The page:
Main façade of Buckingham Palace
|Architect||William Winde, John Nash, Edward Blore, Aston Webb|
|Client||John Sheffield, 1st Duke of Buckingham and Normanby, The Crown in Right of the United Kingdom|
(Victoria, Edward VII, George V)
|Construction start date||1703|
|Owner||The Queen in Right of the United Kingdom|
|Style||Georgian, Regency, Victorian, Neo-Renaissance|
|Size||77,000 m² (828,818 ft²)|
Buckingham Palace is the official London residence of the British monarch. London ( ˈlʌndən is the capital and largest urban area in the United Kingdom. TalkCommonewalth realm.--> The monarchy  The palace is a setting for state occasions and royal entertaining, and a major tourist attraction. A palace is a grand residence especially the home of a Head of state or some other high-ranking Public figure. It has been a rallying point for the British people at times of national rejoicing and crisis.
Originally known as Buckingham House, the building forming the core of today's palace was a large townhouse built for the Duke of Buckingham in 1703 and acquired by George III in 1761 as a private residence, known as "The Queen's House". Historically in the United Kingdom, Ireland and in many other countries a townhouse (or a "house in town" was a residence of a peer or member of the John Sheffield 1st Duke of Buckingham and Normanby, KG, PC ( 7 April 1648 &ndash 24 February 1721) English statesman George III (George William Frederick 4 June 1738 George III's long reign was marked by a series of military conflicts involving his kingdom much of the rest of Europe and places House generally refers to a Shelter or Building that is a Dwelling or place for Habitation by Human beings. It was enlarged over the next 75 years, principally by architects John Nash and Edward Blore, forming three wings around a central courtyard. An architect is a licensed individual who leads a design team in the Planning and Design of buildings and participates in oversight of Building Construction John Nash ( 18 January 1752 – 13 May 1835) was an English Architect responsible for much of the layout of Regency Edward Blore (1787 - 1879 was a 19th century British Architect and Antiquary. Buckingham Palace finally became the official royal palace of the British monarch on the accession of Queen Victoria in 1837. Victoria (Alexandrina Victoria 24 May 1819 – 22 January 1901 was from 20 June 1837 the Queen of the United Kingdom of Great Britain and Ireland The last major structural additions were made in the late 19th and early 20th century, including the present-day public face of Buckingham Palace. The building is occasionally still referred to as "Buck House".
The original early 19th-century interior designs, many of which still survive, included widespread use of brightly coloured scagliola and blue and pink lapis, on the advice of Sir Charles Long. Scagliola (from the Italian scaglia, meaning "chips" is a technique for producing Stucco columns Sculptures and other King Edward VII oversaw a partial redecoration in a Belle epoque cream and gold colour scheme. Many smaller reception rooms are furnished in the Chinese regency style with furniture and fittings brought from the Royal Pavilion at Brighton and from Carlton House following the death of King George IV. China ( Wade-Giles ( Mandarin) Chung¹kuo² is a cultural region, an ancient Civilization, and depending on perspective a National Chinoiserie, a French term signifying "Chinese-esque" refers to a recurring theme in European artistic styles since the seventeenth century which reflecting The Royal Pavilion is a former royal residence located in Brighton, England. Brighton ( is a town on the south coast of England and with its neighbour Hove, forms the city of Brighton and Hove. Carlton House was a Mansion in London, best known as the town residence of the Prince Regent for several decades The Buckingham Palace Garden is the largest private garden in London, originally landscaped by Capability Brown, but redesigned by William Townsend Aiton of Kew Gardens and John Nash. Buckingham Palace Garden or to give it its full title "The Garden at Buckingham Palace" is the garden situated at the rear of Buckingham Palace. For his son see William Townsend Aiton William Aiton ( 1731 - February 2, 1793) was a Scottish The Royal Botanic Gardens Kew, usually referred to simply as Kew Gardens, are extensive Gardens and botanical glasshouses between Richmond and The artificial lake was completed in 1828 and is supplied with water from the Serpentine, a lake in Hyde Park. The Serpentine (also known as the Serpentine River) is a 28 acre (11 ha recreational lake in Hyde Park London, England, created in 1730 Hyde Park is one of the largest Parks in central London, England and one of the Royal Parks of London, famous for its Speakers' Corner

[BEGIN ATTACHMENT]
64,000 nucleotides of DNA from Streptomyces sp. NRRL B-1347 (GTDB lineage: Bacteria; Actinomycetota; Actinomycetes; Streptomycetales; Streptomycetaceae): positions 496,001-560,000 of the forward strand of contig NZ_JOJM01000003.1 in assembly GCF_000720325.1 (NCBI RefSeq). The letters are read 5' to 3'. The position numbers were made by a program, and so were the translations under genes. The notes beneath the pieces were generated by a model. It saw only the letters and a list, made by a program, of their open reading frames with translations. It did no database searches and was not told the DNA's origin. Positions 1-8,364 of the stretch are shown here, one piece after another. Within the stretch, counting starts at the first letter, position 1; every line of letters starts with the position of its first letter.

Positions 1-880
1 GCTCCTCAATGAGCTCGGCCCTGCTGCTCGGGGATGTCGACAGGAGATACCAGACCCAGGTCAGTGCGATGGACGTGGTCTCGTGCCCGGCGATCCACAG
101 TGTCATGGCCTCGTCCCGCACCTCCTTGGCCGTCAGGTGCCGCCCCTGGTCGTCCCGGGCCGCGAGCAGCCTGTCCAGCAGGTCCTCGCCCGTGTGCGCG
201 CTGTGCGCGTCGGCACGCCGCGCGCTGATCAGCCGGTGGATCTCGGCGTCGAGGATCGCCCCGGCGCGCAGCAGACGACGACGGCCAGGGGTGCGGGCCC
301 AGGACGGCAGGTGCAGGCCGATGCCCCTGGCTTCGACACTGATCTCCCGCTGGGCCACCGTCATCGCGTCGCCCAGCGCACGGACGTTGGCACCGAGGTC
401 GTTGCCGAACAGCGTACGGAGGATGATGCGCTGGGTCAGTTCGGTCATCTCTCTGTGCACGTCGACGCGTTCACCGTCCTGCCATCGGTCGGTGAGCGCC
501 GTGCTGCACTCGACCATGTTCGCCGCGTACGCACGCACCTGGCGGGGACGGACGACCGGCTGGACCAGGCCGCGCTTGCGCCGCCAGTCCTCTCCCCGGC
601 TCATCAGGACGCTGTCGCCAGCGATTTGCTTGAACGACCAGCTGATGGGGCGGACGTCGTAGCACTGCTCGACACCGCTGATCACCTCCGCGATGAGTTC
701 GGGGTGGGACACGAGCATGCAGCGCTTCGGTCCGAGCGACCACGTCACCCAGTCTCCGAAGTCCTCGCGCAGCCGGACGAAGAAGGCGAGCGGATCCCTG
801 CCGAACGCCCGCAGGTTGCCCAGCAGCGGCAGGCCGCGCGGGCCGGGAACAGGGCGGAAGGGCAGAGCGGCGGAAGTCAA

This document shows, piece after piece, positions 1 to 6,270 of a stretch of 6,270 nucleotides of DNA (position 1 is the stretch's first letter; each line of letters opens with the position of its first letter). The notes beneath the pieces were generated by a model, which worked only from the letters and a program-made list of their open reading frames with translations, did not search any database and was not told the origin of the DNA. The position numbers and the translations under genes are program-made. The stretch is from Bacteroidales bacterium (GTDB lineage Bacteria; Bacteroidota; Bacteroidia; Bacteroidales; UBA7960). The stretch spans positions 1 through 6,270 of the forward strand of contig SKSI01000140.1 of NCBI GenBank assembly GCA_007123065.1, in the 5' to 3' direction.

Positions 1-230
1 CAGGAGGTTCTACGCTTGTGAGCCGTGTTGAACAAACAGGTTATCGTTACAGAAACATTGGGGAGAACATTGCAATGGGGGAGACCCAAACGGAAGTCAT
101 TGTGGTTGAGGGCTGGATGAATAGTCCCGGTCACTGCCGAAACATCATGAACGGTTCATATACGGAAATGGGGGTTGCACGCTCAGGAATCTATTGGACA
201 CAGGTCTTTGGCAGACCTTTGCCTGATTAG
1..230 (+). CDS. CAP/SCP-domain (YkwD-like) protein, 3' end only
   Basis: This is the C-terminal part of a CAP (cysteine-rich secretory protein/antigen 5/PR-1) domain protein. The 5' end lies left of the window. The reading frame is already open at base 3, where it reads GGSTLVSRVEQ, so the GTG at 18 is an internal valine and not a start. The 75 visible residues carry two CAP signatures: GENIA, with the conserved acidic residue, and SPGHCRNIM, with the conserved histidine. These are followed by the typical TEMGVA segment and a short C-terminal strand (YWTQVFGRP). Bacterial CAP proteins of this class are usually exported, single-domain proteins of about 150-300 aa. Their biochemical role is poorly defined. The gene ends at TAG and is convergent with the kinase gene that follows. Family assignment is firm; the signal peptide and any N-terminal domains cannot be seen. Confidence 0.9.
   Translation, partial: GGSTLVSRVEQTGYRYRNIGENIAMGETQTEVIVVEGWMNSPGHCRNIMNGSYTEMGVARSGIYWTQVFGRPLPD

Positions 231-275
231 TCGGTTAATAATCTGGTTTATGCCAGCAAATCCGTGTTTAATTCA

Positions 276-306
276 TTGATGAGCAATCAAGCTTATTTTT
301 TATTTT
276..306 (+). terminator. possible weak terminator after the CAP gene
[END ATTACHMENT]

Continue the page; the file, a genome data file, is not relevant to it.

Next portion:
The state rooms form the nucleus of the working Palace and are used regularly by Queen Elizabeth II and members of the royal family for official and state entertaining. For the ship see RMS Queen Elizabeth 2 Elizabeth II (Elizabeth Alexandra Mary Context States headed by Elizabeth II Buckingham Palace is one of the world's most familiar buildings and more than 50,000 people visit the palace each year as guests to banquets, lunches, dinners, receptions and the royal garden parties.